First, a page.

We live in an interconnected world, with social media and social networking – Facebook, MySpace, Twitter, and other tools – providing the world with much more information about each of us. Such an interconnected world means that information about you that you may consider “private” may, in fact, be public.
Here’s a rule of thumb: you should never say anything on Facebook anything you don’t want to hear again in a court of law.
The fact of the matter is that most people will never been charged with a crime. But for the people who do, prosecutors and investigators also know about Facebook and other websites, and know that a simple Google search may reveal additional information that could incriminate the defendant.
For instance, if you use drugs, don’t say so on Facebook. And if you deal drugs, don’t flash gang signs in your Facebook profile picture. You may be laughing, but you’d be surprised by the number of people – particularly young people – who say stupid and even criminal things on Facebook or twitter, and who, perhaps inadvertently, find themselves charged with a crime.
Police and prosecutors know that Facebook exists. Many of them, in fact, use Facebook. And they will search Facebook or other Social Media, or even simply Google, before your case is tried or before you are sentenced.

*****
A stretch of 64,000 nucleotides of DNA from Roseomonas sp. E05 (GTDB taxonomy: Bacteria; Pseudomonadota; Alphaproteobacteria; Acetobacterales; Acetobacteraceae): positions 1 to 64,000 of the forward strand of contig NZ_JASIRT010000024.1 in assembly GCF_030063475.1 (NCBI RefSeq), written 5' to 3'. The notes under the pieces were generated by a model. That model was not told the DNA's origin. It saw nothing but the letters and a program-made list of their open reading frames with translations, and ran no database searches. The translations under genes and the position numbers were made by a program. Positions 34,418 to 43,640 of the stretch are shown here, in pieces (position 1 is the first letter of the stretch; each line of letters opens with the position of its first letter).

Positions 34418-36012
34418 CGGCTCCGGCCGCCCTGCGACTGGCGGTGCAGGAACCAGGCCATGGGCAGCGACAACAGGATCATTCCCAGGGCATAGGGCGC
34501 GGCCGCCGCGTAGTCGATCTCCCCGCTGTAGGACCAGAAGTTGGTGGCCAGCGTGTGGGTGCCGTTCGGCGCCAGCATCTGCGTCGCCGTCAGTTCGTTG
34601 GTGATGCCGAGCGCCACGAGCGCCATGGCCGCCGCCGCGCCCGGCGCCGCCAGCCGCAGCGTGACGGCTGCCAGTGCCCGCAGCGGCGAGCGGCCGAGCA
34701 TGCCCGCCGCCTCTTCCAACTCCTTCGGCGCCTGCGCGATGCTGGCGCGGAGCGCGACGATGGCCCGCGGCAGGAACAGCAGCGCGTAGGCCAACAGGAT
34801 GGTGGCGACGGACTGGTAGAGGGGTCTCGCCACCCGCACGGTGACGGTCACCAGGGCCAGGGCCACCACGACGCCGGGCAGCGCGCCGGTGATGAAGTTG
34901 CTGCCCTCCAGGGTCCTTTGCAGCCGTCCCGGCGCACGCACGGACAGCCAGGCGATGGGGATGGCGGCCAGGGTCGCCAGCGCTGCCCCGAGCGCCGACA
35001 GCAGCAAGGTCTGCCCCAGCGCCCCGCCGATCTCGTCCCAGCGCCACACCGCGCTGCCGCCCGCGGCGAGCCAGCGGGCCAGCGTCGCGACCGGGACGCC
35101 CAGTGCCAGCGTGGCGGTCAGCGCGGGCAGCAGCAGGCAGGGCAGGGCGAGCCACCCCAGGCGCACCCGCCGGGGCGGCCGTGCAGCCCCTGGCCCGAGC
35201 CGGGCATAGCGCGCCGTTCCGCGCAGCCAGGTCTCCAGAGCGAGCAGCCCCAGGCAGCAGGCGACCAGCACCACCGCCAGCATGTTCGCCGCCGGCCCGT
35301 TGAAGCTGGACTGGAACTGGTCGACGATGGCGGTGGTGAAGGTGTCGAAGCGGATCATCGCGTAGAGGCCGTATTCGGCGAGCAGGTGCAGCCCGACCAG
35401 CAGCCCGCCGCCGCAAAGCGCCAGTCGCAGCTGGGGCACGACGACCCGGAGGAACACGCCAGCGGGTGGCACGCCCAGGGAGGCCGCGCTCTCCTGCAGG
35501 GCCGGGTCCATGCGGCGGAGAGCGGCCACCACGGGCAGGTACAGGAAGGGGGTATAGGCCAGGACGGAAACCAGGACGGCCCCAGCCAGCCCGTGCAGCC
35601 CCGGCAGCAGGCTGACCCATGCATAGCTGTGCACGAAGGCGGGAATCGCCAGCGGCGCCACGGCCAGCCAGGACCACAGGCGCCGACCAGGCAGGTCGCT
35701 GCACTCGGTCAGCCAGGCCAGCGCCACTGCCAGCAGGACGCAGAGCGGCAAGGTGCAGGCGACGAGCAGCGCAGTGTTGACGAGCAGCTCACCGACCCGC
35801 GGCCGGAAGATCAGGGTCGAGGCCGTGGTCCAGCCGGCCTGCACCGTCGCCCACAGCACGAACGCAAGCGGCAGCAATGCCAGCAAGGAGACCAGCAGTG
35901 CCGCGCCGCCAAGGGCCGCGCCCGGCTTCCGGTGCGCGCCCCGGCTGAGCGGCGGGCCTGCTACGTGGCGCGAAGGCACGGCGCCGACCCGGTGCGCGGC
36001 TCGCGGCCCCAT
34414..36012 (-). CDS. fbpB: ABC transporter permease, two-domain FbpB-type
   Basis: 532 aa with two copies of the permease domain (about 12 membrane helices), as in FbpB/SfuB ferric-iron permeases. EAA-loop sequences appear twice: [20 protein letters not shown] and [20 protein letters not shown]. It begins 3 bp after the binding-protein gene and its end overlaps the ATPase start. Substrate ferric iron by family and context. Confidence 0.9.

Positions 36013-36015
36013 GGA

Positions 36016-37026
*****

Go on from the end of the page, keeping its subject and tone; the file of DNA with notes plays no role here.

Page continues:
When you stand up before the judge and say, “Your Honor, I have changed my ways,” you better be sure that the prosecutor doesn’t turn around with a printout of your Facebook or MySpace page where you’ve talked about getting drunk or high the weekend before.
In addition, if a prosecutor wants to prove that you are in a gang, appearing in photographs flashing gang signs, or in gang colors, or even appearing to flash gang signs, even if you’re simply pretending, is a sure way to have a prosecutor and a judge decide that you should be labeled a gang member and that restrictions should be placed on who you hang out with.